As of now, if you would like to do all of the sex things with someone of the opposite gender without yielding a squalling newborn, you basically have two non-permanent options: you can use condoms, or the woman can take care of it (via birth control pills, an IUD, a diaphragm, etc.). As a woman who uses contraception, you're responsible for obtaining it, making sure it ends up inside of you, not losing it, not forgetting about it, and so on — meanwhile, the men with whom you fornicate get to sit on the couch eating Fritos without a care in the world. Very unfair.
Preventing unwanted and unplanned pregnancies is hugely important for both men and women — so why do we think that it should be women's sole responsibility to take care of any non-condom business? At the present moment, research for male birth control is 50 years behind research on female contraception. 50 years! That's two Rihanna-lifes of time. According to the National Institutes of Health, that difference isn't the result of the complexity of suppressing male fertility — it's due "to social and economic/commercial constraints." We tend to not think developing reliable male birth control is important, and birth control research isn't as well-funded as other types of clinical trials.
According to a recent article on RH Reality Check, however, the horizon is swarming with promising possibilities, all of which are in various states of research. It's great news! Here are some of the most interesting/auspicious options-in-development:
"The Clean Sheets Pill." My mouth dropped when I read about this and I emitted a low moan of "whaaaaat...", which is, I think, entirely appropriate. Researchers are currently working on developing a pill that relaxes those muscles in the vas deferens that normally propel semen out. According to Techcitement:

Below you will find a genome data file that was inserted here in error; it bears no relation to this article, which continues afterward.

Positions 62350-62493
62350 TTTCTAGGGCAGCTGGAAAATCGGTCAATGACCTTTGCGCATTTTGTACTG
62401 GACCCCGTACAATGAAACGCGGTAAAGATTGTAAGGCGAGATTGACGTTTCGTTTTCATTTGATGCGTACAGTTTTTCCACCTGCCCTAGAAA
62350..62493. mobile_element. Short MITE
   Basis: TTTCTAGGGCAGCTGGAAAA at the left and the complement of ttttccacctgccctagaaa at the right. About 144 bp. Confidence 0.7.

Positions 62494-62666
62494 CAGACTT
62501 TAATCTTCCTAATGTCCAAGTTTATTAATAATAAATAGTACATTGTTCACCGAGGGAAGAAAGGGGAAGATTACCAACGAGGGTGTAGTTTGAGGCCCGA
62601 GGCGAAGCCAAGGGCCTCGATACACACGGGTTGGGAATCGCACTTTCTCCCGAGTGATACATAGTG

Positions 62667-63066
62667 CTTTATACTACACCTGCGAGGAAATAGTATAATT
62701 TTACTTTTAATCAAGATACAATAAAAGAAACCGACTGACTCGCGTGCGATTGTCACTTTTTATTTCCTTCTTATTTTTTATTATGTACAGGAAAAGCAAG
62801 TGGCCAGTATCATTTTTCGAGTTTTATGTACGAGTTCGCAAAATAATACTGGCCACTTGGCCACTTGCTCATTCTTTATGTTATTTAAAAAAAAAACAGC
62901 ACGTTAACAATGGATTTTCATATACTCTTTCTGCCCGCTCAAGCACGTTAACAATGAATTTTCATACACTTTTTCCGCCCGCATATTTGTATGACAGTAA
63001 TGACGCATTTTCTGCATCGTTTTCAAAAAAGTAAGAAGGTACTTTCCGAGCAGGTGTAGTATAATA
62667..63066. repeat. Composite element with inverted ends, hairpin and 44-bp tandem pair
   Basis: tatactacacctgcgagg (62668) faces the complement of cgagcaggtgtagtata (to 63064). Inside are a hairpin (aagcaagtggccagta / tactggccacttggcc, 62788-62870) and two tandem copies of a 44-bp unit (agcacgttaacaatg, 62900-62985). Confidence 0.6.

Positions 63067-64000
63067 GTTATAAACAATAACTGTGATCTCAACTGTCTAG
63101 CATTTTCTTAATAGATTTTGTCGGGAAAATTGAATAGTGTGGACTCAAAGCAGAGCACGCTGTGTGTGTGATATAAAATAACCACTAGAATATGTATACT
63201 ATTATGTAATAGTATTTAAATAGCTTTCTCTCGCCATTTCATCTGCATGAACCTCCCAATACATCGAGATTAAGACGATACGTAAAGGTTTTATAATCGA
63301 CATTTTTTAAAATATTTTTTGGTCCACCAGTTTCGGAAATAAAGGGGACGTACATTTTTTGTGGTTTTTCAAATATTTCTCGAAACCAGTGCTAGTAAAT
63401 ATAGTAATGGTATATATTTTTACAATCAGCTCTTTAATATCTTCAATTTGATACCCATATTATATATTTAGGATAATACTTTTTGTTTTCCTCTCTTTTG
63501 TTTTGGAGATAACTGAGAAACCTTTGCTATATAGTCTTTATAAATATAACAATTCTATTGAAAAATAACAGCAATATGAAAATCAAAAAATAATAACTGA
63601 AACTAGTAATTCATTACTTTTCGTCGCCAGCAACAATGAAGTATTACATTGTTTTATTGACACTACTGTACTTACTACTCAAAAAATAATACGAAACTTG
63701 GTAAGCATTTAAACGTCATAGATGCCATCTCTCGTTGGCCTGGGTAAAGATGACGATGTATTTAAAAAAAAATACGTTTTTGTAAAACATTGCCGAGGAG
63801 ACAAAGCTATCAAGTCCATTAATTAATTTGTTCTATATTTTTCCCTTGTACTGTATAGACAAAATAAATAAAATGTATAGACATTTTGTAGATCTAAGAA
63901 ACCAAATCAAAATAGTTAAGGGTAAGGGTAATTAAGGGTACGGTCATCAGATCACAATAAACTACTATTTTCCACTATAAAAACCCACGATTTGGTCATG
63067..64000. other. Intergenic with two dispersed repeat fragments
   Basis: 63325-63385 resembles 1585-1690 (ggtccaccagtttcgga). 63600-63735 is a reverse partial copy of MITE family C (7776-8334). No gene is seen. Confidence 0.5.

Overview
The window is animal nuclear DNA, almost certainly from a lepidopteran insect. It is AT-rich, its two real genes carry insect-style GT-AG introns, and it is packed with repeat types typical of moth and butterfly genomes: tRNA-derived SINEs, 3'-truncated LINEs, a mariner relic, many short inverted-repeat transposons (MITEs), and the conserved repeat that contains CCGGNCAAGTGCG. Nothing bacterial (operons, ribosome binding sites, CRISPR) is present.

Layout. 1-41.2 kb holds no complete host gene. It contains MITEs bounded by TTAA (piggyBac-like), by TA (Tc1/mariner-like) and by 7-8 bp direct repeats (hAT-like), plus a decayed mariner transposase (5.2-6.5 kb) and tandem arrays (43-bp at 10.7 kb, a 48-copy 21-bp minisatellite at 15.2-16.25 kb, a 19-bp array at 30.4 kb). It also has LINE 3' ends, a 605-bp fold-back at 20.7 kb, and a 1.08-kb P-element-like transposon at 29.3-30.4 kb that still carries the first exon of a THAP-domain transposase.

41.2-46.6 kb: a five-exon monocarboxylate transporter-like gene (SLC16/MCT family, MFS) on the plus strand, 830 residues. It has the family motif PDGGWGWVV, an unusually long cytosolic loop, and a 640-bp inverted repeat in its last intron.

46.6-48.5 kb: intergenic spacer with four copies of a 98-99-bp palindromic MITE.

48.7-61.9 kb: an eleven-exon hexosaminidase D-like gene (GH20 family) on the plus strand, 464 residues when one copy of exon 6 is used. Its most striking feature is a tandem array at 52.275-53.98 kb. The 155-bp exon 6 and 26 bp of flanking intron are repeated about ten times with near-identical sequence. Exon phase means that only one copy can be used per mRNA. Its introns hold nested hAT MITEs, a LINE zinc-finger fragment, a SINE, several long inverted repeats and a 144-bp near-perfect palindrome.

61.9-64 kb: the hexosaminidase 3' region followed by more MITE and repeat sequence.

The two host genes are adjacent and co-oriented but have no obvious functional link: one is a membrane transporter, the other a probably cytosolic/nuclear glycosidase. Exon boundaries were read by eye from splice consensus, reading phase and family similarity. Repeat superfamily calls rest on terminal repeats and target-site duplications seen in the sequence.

It’s affectionately dubbed the “clean sheets” pill due to the fact that it inhibits release of any semen whatsoever by relaxing the longitudinal muscles of the Wolffian duct system while still permitting the circular muscles to contract, resulting in a sphincter action of the circular muscles on the lax longitudinal ones so they clamp down on the tubes carrying sperm and semen. Because all fluids are stopped before emission, that means they remain where they are (no retrograde ejaculation into the bladder, etc) and are recycled by the body as naturally as in total abstinence.
The "clean sheets" pill doesn't diminish pleasure or the sensation of orgasm: all it does is prevent ejaculation. All the sex, none of the mess! For obvious reasons, its been lauded as a very good method of preventing the transmission of STDs, especially HIV — unfortunately, though, the research is woefully underfunded and has been halted for 6 years.
RISUG. RISUG stands for "reversible inhibition of sperm under guidance"; it's a process in which a liquid polymer is injected into the vas deferens, coating the walls. Sperm passing through the vas deferens is rendered completely unable to penetrate an ovum. Currently, trials are underway in India, but the process is slow due to a paucity of volunteers.
Vasalgel is very similar to RISUG, but it's being tested in America (on rabbits) instead of in India. Clinical trials are set to start in 2014.
Testosterone and progestin. When absorbed through the skin, testosterone reduces sperm production but doesn't halt it entirely. When taken in concert with progestin, however, it effectively suppresses sperm concentration in nearly 90 percent of men. Currently, researchers are exploring the best combination of the two.
You can read about the rest of the male birth control possibilities being researched and developed here. Seriously, it's about damn time.
"Better Birth Control For Men: 8 Possibilities" [RH Reality Check]
Image via Kim Reineck/Shutterstock.